Regjeringen-The EEA/EFTA countries signed an agreement with the EU on new financial contributions. Norwegian Foreign Minister Jonas Gahr Støre commented: “The new EEA Financial Mechanism gives Norway a historic opportunity to strengthen cooperation with the new EU member states. Many of these countries are struggling with high unemployment and a difficult economic situation. It is very much in Norway’s interest to promote economic and social development in these countries.”
Norway will provide around NOK 3 billion (EUR 347 million) per year to reduce social and economic disparities and promote cooperation in Europe in the period 2009–2014. Norway’s contribution for the period 2009–2014 is a 22% increase compared with its contribution for the previous period (2004–2009). The scope of the mechanism is now closer to Norway’s priorities, with focus on the environment, climate change, renewable energy and tripartite cooperation. The EEA Grants will be available to the 12 most recent EU members plus Portugal, Greece and Spain, while the Norway Grants will be earmarked for the 12 newest members. The priority sectors will be environment and climate, health, research, education and culture, decent work and civil society, the judiciary and human resources.
“The funding from Norway is targeted at areas where we can make a difference and that are in line with Norwegian and European interests. We intend to maintain a close dialogue with relevant Norwegian authorities on the development of the new programmes,” said Mr Støre, and he encouraged Norwegian actors to become involved in projects with partners in beneficiary countries.
Around a quarter of the funds is to be used for renewed efforts to address environmental issues and climate change over the five-year period. In addition to NOK 2,6 billion (EUR 297 million) to address general environmental issues and climate change, around NOK 1.4 billion (EUR 160 million) is to be used for various efforts to develop and promote carbon capture and storage.
“We are entering into a critical phase in the global climate efforts, and we are pleased to have reached agreement with the EU on giving priority to climate change in the EEA cooperation with new member states,” said Mr Støre.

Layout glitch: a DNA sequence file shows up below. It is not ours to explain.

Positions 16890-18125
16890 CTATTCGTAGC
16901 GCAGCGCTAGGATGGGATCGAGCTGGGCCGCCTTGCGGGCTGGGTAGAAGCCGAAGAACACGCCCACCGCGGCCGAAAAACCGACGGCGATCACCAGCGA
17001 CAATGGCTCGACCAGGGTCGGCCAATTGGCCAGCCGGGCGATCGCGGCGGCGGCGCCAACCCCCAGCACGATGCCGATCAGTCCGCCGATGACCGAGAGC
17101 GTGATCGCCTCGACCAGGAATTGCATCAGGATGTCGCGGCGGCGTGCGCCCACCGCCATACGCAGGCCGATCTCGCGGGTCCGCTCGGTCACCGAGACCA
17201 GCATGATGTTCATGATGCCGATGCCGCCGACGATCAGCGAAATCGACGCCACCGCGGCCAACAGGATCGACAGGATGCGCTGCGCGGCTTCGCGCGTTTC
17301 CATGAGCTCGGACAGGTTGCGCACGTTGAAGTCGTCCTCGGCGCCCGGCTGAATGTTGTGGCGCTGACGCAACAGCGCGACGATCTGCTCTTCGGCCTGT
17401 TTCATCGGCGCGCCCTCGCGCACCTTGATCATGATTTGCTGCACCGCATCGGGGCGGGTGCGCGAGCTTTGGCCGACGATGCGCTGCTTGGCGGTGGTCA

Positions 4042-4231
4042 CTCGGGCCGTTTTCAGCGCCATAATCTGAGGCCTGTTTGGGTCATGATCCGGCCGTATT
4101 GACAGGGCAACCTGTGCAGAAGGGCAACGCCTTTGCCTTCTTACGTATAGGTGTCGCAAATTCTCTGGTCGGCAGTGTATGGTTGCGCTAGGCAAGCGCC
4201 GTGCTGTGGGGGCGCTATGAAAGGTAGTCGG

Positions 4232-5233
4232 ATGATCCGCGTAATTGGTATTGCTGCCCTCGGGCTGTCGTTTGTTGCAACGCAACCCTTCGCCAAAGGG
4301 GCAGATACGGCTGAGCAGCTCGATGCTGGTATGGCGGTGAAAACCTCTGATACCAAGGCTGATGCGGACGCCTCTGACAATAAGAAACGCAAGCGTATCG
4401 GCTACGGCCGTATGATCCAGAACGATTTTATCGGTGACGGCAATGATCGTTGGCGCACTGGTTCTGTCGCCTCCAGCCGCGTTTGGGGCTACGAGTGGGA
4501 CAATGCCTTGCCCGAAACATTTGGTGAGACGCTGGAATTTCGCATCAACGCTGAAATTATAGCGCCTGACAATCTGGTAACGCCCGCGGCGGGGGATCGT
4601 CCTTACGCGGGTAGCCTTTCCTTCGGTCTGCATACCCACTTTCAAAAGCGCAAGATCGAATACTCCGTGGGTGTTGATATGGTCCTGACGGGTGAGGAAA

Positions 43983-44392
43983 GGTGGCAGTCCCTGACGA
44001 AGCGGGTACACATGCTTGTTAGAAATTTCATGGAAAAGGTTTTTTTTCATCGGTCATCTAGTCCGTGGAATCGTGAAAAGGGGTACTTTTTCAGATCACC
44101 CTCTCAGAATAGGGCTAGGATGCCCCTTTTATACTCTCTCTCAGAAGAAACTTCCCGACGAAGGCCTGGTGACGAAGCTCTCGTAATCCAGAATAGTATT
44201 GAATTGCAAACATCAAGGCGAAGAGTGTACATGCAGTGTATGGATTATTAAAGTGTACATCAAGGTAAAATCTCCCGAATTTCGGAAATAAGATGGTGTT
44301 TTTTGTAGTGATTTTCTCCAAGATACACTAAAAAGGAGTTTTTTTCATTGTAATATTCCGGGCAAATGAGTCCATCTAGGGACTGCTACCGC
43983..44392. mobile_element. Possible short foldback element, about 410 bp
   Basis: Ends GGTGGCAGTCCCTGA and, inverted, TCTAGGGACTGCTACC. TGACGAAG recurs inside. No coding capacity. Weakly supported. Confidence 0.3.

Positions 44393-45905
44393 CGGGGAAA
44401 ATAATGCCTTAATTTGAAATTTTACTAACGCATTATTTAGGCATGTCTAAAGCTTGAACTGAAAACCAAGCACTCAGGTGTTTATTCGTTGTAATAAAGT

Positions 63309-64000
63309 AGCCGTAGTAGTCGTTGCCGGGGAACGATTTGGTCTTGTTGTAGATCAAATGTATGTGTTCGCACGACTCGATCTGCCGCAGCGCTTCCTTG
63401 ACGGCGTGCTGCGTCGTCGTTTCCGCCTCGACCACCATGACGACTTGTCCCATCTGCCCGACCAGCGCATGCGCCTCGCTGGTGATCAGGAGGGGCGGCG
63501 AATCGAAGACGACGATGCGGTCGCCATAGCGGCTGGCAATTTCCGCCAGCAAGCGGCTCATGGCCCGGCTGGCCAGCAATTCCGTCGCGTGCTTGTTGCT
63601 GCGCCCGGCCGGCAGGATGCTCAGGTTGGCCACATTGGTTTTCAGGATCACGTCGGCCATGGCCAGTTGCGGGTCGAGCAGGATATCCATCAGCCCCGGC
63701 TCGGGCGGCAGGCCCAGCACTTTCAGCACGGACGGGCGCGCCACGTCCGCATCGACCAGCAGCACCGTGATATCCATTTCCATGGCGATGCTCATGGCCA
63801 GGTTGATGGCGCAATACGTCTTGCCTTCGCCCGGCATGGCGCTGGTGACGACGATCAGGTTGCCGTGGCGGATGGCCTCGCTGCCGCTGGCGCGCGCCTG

An important new element in the agreement is the focus on decent work. NOK 70 million (EUR 8 million) is to be transferred to a fund to promote decent work and tripartite dialogue, in line with the social partners’ wishes.
“In today’s common European labour market, tripartite dialogue and decent work are becoming even more important. The renewed focus on these areas will also pave the way for closer political dialogue with the new EU member states,” said Mr Støre.
A substantial sum will be allocated for further efforts to strengthen civil society and for the health and research sectors.
The agreement on the new EEA Financial Mechanism follows on from the previous agreement, which ran from 2004 to 2009.
“The negotiations have been long and challenging. The demand originally put forward by the EU has been reduced to a sum that is acceptable, and we have agreed on how our contribution is to be targeted in order to ensure good results for both Norway and the EU,” said Mr Støre.
Agreement was also reached with the EU today on further improving market access for fish in the period 2009–2014. The duty-free tariff quotas for fish that were negotiated in 2004 and 2007 will be continued. Norway has also negotiated an increase in the duty-free quotas for shrimp and processed herring.